Anywhere there is standing water or a lot of humidity or dampness, you could end up with wood rot. If your inspector finds any of this, you’ll want to determine the source of it and the cost to repair it before moving ahead with the purchase.
Wood rot is a particular concern for potential buyers who are considering investing in a home with wood siding and/or wood decking. While it has a high aesthetic appeal, wood siding and decking that is more than 10-20 years old is likely to require replacement soon and this is not a cheap investment. Be sure to pay close attention to the types of materials the inspector lists on their reports as many mock materials closely resemble wood are resistant to rotting.
Older houses may settle and shift some over time, but excessive settling is a problem that will have to be addressed. It can lead to cracks in the drywall or plaster, doors and windows that don’t work well, and other issues throughout the home.
House settling can often be confused with a foundation issue, although house settling can cause foundation issues over time. Sound confusing? The best way to get a solid answer is to ask the home inspector to look a little deeper into the issue, and they may recommend contacting a structural engineer for an inspection to confirm any suspected problems.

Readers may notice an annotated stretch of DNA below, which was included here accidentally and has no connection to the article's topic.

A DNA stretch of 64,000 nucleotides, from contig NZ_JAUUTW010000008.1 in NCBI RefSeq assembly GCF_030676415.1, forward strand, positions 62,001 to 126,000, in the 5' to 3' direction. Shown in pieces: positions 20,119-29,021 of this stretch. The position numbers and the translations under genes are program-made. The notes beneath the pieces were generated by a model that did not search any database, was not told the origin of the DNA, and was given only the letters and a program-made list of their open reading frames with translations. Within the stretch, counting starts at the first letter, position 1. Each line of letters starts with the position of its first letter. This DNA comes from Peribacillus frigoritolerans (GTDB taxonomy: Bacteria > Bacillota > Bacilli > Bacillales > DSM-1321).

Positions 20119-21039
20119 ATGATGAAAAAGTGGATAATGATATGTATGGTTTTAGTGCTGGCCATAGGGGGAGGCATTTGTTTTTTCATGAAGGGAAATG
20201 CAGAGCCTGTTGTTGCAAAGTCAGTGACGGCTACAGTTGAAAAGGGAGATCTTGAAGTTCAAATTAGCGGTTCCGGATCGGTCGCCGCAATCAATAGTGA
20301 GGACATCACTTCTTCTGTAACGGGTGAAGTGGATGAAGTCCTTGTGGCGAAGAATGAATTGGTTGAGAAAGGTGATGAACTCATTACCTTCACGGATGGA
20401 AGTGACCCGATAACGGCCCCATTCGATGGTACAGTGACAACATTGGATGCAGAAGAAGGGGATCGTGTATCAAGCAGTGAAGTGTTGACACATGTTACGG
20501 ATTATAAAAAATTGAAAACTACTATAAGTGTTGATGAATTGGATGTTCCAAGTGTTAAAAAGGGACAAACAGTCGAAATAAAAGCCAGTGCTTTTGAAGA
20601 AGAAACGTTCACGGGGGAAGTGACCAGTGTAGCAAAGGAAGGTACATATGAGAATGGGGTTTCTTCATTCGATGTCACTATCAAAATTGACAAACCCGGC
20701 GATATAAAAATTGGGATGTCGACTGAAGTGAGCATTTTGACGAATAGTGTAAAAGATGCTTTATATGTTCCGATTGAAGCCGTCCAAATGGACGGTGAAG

Most homes are “grandfathered in” based on the code that was required when they were built. But if you make changes or do renovations, it may be necessary to bring the rest of the house up to current code as well. That could be much more costly than you bargained for, so it’s always worth asking the home inspector about those types of issues.
What buyers and sellers need to understand is that home inspectors may look for signs of code violations, but they tend not to look too deep for them because they aren’t code enforcement professionals like city inspectors are. Those who suspect code violations and want to get current should request a separate inspection from the appropriate officials.
Buying a home is a huge decision. It can really pay off to be extra careful in the steps leading up to the signing of contracts.